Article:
Baby marmoset monkey for $4,800? Inside this ‘public’ Telegram group selling exotic animals in Singapore, Singapore News

Want to keep a hedgehog, a rhinoceros rat snake or even a monkey as a pet?

Well, if owning a Pomeranian or a small hamster is too common for you, it seems buying an exotic pet in Singapore isn’t that hard after all.

A Telegram user, who goes by the pseudonym SingaporeSafari, is apparently running a “June Holiday Special” sale in this 3,900-member chat group.

Calling “serious sitters only”, SingaporeSafari wrote on Wednesday, June 22: “Hedgehog $190 each, while supplies last. Star tortoise both for $1,100… Baby male marmoset $4,800.”

First established in June 2020, Exotic Pets Singapore is described as a strictly “discussion and knowledge only” platform.

But after joining this “public” group on Thursday (June 23), which doesn’t require an invite from existing members, AsiaOne discovered a thriving community where users post videos of their precious exotic pets.

Other users, like SingaporeSafari, openly advertise exotic animals to potential buyers, where most of them are illegal to keep as pets in Singapore.

For example, star tortoises, sugar gliders, monkeys, scorpions, and snakes are all available at fair prices.

When AsiaOne contacted SingaporeSafari on Friday, June 24, the Telegram user shared that Malaysia’s “classic” sugar gliders are still available for pre-order at $600 a pair.

Banned in Singapore due to concerns over the illegal wildlife trade, sugar gliders are native to Australia, Indonesia and Papua New Guinea.

Warning the reporter, who posed as a potential buyer, not to ‘play the order’, SingaporeSafari said: ‘When stock arrives, you will know… Estimate three to four weeks or less.’

It is unclear how this vendor managed to smuggle these animals into Singapore.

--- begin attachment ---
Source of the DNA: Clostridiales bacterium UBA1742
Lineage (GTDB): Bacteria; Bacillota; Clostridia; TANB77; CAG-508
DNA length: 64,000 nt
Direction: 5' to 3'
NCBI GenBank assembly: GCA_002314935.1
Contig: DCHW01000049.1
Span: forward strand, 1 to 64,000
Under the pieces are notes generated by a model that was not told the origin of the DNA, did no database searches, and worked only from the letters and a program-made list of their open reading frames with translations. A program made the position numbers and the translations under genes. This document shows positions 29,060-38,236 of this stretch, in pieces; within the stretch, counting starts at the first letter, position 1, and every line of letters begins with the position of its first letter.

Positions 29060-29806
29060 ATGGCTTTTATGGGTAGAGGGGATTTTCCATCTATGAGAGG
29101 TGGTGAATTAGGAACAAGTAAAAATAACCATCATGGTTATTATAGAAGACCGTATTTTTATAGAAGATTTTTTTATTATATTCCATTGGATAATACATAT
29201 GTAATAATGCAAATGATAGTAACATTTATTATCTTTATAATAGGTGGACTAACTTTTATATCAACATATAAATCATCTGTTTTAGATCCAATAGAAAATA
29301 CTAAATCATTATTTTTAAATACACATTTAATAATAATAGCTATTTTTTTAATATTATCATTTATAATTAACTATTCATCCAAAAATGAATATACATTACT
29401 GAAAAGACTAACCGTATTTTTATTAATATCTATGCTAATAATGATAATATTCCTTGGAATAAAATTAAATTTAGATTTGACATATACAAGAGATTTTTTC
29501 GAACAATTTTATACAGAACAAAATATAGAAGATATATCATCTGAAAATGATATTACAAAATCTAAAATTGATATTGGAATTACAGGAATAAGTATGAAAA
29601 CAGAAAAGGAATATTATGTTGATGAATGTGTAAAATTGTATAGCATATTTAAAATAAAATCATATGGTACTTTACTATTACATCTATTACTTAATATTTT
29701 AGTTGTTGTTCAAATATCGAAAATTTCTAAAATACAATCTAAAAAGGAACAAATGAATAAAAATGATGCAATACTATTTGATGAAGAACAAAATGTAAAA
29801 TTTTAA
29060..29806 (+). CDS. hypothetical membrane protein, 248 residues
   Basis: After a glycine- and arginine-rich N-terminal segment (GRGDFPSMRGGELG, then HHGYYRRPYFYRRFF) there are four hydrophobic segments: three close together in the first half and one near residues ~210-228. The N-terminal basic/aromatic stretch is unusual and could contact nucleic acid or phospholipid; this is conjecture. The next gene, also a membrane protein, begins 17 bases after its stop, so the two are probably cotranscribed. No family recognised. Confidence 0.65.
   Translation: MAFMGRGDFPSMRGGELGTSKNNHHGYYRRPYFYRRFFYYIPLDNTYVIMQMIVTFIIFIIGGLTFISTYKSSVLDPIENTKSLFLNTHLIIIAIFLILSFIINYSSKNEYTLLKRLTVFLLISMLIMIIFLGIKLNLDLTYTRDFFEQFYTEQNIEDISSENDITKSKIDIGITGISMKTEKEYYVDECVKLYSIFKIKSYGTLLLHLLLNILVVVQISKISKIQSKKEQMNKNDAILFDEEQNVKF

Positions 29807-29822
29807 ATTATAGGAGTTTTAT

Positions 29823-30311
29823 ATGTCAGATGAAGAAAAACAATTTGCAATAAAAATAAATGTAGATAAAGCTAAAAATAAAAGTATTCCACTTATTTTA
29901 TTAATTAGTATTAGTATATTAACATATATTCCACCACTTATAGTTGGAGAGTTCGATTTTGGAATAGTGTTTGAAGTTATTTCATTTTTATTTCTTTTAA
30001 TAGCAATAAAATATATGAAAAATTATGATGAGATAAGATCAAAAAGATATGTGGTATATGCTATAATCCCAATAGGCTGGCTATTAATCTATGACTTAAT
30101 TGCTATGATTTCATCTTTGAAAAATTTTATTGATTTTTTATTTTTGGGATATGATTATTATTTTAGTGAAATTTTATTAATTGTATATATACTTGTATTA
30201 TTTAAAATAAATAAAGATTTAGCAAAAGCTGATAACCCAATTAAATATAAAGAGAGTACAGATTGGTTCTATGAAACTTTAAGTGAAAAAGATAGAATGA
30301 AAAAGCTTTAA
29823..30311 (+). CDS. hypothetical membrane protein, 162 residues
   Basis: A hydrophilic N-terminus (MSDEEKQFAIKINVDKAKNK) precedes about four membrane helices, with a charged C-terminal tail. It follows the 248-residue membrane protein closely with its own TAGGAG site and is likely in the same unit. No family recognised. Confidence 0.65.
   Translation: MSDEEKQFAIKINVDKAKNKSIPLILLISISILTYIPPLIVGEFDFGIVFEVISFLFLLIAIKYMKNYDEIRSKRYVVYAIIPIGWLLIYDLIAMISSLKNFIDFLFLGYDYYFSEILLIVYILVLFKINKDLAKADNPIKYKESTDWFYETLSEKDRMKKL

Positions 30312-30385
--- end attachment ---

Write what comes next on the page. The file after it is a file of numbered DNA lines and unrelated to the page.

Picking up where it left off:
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In a “pinned message” on the Telegram group, members of Exotic Pets Singapore are made aware of the risks involved.

“Remember that a lot of people – even the authorities – are watching and we may not know. [group] is purely for discussion,” user Sg JS wrote in December 2020.

But nearly two years later, that hasn’t stopped companies like SingaporeSafari from selling exotic pets online.

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In Singapore, the Wildlife Act prohibits the sale and possession of these wild animals as pets, according to the Animal and Veterinary Service (AVS).

This is due to several reasons, mainly to prevent the spread of disease, disrupt the ecosystem, and affect Singapore’s biodiversity if released into the wild.

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To house animals confiscated from the illegal wildlife trade in Singapore, Acres established a rescue center in 2009.

But buying endangered wildlife, such as star tortoises and sugar gliders, would encourage poachers and smugglers, fueling the global illegal wildlife trade, AVS added.

In June 2020, a marmoset had to be euthanized for “humane and welfare reasons” after officers from the Animal Concerns Research and Education Society (Acres) found it abandoned in Geylang.

And two men, including an Acres volunteer, were fined last July for keeping illegal exotic animals, including a sugar glider and a green iguana, in their home, Today reported.

Penalties for illegally importing endangered wildlife are strict. Violators caught can be fined up to $500,000 or jailed for up to two years – or both.

AsiaOne has contacted AVS for comment.

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About Patrick K. Moon

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